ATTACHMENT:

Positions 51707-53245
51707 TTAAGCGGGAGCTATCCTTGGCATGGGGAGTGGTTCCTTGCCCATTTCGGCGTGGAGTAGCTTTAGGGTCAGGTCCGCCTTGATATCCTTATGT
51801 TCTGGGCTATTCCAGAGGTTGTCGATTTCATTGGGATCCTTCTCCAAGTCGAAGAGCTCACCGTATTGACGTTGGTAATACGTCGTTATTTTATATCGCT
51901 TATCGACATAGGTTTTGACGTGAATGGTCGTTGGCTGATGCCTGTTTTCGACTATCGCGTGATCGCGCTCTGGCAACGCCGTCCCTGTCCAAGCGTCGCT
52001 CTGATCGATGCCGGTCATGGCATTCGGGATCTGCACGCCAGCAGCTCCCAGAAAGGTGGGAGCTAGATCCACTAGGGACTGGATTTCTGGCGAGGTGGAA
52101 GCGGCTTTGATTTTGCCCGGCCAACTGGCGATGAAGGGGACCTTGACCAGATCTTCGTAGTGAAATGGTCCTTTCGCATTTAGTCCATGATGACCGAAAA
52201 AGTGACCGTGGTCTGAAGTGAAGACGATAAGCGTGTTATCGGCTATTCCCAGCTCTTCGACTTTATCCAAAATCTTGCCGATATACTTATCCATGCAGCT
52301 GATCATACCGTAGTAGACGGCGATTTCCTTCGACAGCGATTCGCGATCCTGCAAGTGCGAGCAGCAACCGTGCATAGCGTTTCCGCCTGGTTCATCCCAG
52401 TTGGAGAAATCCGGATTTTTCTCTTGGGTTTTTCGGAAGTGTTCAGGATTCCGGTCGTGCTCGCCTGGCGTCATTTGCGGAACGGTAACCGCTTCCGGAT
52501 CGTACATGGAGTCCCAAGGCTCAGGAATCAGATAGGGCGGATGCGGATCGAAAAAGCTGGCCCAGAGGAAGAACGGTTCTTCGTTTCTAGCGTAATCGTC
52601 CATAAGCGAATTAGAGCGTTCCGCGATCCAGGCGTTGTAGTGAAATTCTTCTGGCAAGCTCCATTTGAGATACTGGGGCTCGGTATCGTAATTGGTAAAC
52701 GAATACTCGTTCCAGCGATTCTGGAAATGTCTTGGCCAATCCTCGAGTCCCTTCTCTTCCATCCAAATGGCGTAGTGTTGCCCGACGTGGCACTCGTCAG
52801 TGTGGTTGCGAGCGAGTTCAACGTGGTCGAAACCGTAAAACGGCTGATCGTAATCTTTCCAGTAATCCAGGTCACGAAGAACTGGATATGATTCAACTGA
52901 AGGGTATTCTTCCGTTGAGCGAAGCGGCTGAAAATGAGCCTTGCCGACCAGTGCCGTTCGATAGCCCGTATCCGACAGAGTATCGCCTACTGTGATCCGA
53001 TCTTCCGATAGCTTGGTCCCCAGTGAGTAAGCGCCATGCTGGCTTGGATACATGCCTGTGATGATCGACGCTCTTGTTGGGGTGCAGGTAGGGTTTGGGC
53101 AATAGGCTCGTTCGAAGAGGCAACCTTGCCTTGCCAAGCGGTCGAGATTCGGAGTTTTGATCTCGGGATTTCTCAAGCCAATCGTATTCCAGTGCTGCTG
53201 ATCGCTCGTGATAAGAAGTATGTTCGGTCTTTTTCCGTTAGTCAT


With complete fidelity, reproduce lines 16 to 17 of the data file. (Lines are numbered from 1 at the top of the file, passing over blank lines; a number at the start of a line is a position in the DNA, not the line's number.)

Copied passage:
53101 AATAGGCTCGTTCGAAGAGGCAACCTTGCCTTGCCAAGCGGTCGAGATTCGGAGTTTTGATCTCGGGATTTCTCAAGCCAATCGTATTCCAGTGCTGCTG
53201 ATCGCTCGTGATAAGAAGTATGTTCGGTCTTTTTCCGTTAGTCAT